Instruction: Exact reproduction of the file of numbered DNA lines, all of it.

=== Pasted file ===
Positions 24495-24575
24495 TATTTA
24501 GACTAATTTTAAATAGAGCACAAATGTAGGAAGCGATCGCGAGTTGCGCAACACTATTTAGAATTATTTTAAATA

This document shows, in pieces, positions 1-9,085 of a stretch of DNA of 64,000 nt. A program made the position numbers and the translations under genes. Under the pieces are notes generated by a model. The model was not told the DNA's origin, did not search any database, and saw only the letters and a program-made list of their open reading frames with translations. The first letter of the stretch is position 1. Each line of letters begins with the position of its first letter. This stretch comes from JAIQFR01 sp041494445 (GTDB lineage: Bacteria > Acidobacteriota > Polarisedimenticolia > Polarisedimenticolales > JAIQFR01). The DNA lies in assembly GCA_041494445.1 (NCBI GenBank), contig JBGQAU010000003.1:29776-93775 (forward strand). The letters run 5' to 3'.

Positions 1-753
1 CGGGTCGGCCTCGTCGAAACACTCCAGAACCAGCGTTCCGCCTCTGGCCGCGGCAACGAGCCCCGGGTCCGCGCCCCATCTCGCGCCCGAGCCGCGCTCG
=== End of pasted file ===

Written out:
Positions 24495-24575
24495 TATTTA
24501 GACTAATTTTAAATAGAGCACAAATGTAGGAAGCGATCGCGAGTTGCGCAACACTATTTAGAATTATTTTAAATA

This document shows, in pieces, positions 1-9,085 of a stretch of DNA of 64,000 nt. A program made the position numbers and the translations under genes. Under the pieces are notes generated by a model. The model was not told the DNA's origin, did not search any database, and saw only the letters and a program-made list of their open reading frames with translations. The first letter of the stretch is position 1. Each line of letters begins with the position of its first letter. This stretch comes from JAIQFR01 sp041494445 (GTDB lineage: Bacteria > Acidobacteriota > Polarisedimenticolia > Polarisedimenticolales > JAIQFR01). The DNA lies in assembly GCA_041494445.1 (NCBI GenBank), contig JBGQAU010000003.1:29776-93775 (forward strand). The letters run 5' to 3'.

Positions 1-753
1 CGGGTCGGCCTCGTCGAAACACTCCAGAACCAGCGTTCCGCCTCTGGCCGCGGCAACGAGCCCCGGGTCCGCGCCCCATCTCGCGCCCGAGCCGCGCTCG